The disembodied teacher

In the late 90s I became an online learner in a postgraduate program delivered entirely via WebCT. Those were the days of AltaVista, Netscape, Eudora, Google beta and dial-up! The content of the program was the internet – expert search online strategies, website design and use of the internet for professional communication. Interaction was via asynchronous discussion forums. I loved this new mode of study! Everyday I would dial in (sometimes several times a day!), eager to participate in the forums. I was completely hooked on online learning, and even chose to research online learning as one of my first assignments.

After graduation I was invited back to teach one of the courses in the program. To my surprise, I found that my delight in learning online didn’t extend to teaching online. Something essential and fundamental was missing. I was an experienced high school teacher and had also tutored in face-to-face university courses. I loved teaching and I couldn’t understand why teaching online felt so different. So unsatisfying.

I’m now an experienced online teacher. At my current University I’ve been teaching postgraduate masters courses fully online for seven years. I even supervise international doctoral students fully online, which has meant I have never met some of my doctoral students face-to-face. I seemed to have become an ‘expert’ in online teaching. Occasionally my University allows me back in a face-to-face classroom, but I guess I’m too valuable as an online teacher to be given too much face-to-face teaching. And here’s the rub: I still find teaching online unsatisfying.

So, what’s different about teaching online?

Teaching as a full body experience

My background is in the performing arts. My face-to-face teaching was underpinned by my experience and skill as a performer. I love to see, connect with, and respond to an audience. As a high school music teacher I was energetic and physically active. I conducted the band and choir. I spent the day playing a range of instruments. I sang instructions to my students in fake opera. I playfully rapped the roll when marking attendance. At a more pragmatic level, I used the proximity of my body and my movement around the classroom as a classroom management technique. Even when my online study lead to a new career – teacher librarian and subsequently academic librarian – I still maintained my flamboyant style – and became known as the ‘Loud Librarian’. For me, teaching was a full body performance experience.

By contrast, my physical presence in online teaching is subdued and sedentary. In many ways I feel like a radio broadcaster. When recording mini-lectures I’m careful to use my soothing ‘newsreader’ voice. In an attempt to create a persona I usually show my face as a talking head on a small part of the screen while the main screen features my slides. In my audio-only web conference tutorials I allow myself to use a more animated ‘talk-back radio’ voice.  I try and mitigate my generally more subdued oral presence through frequent emoticons in emails, discussion posts and text chats.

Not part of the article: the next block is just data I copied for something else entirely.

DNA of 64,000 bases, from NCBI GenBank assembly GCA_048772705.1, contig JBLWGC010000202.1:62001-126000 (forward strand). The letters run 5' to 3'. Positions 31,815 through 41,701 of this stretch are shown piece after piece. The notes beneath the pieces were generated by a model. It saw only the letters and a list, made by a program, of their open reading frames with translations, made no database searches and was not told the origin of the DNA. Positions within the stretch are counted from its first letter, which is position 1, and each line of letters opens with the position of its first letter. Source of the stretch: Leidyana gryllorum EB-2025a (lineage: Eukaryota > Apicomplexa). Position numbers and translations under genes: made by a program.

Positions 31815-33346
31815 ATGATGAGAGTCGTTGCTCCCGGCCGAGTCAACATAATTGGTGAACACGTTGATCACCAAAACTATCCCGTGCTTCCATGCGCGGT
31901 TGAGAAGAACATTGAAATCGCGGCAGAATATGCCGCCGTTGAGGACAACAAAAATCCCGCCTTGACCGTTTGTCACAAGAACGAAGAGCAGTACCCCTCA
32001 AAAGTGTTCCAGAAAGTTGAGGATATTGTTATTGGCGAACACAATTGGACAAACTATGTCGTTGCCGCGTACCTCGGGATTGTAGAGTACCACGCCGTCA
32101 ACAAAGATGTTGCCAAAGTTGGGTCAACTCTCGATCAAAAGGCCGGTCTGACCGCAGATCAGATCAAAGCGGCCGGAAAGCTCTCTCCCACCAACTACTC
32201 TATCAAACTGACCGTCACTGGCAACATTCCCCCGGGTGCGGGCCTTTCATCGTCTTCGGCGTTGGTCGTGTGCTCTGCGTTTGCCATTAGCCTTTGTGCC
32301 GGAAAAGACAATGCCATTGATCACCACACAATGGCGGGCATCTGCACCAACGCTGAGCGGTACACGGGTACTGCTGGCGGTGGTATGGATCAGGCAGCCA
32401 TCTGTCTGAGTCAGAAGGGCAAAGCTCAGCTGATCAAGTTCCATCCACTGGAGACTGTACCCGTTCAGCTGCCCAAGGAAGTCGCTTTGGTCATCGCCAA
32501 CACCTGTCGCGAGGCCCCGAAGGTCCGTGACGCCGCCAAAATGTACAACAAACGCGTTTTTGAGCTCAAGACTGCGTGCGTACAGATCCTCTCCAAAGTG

When I teach online I feel disconnected from my students’ bodies. I have limited information upon which to base my teaching decisions. I find it difficult to gauge the emotional tone of the class. Even though I can hear student’s voices via audio I can’t scan their faces to see if they understand, if they are ready (or reluctant) to speak, if they agree or disagree, if they are tired, if they are excited.

Even though my use of my body is minimal, I find teaching online more exhausting and less creative. I’ve noticed that when I teach face-to-face I’m more agile, and responsive. I’m also more energetic, but this might be due to my face-to-face classes generally being conducted during normal working hours whereas most my online classes are held in the evenings after a full day at work. I find that in a face-to-face class I’m more able to draw energy from my students, whereas an online class can be draining in its intensity, possibly due to the text chat backchannel being conducted simultaneously with audio interaction.

And yet.

I know that the disembodiedness of online learning is a positive for many of my students. Occasionally my students reveal that while participating in web conference sessions they are breast-feeding, cooking, travelling on public transport, or in their pjs in bed! I know that if it weren’t for the availability of online courses, my students (mainly working women with young families) simply wouldn’t have the opportunity to study.

Some students tell me they love the anonymity that online learning affords, and this is also borne out by other’s experiences (Sullivan, 2002). In our web conferences some are fearful of speaking in front of others and refuse to use the mic, but happily use the text chat. Others are inhibited because the sounds of their household leak through (kids crying, TV blaring, dogs barking). In my longing for embodiment and connection, I dream of the day when we have the internet bandwidth and speed to support video conferencing, virtual reality and holograms. But I know that in making a stronger visual and audio connection something could be lost for those students who choose anonymity.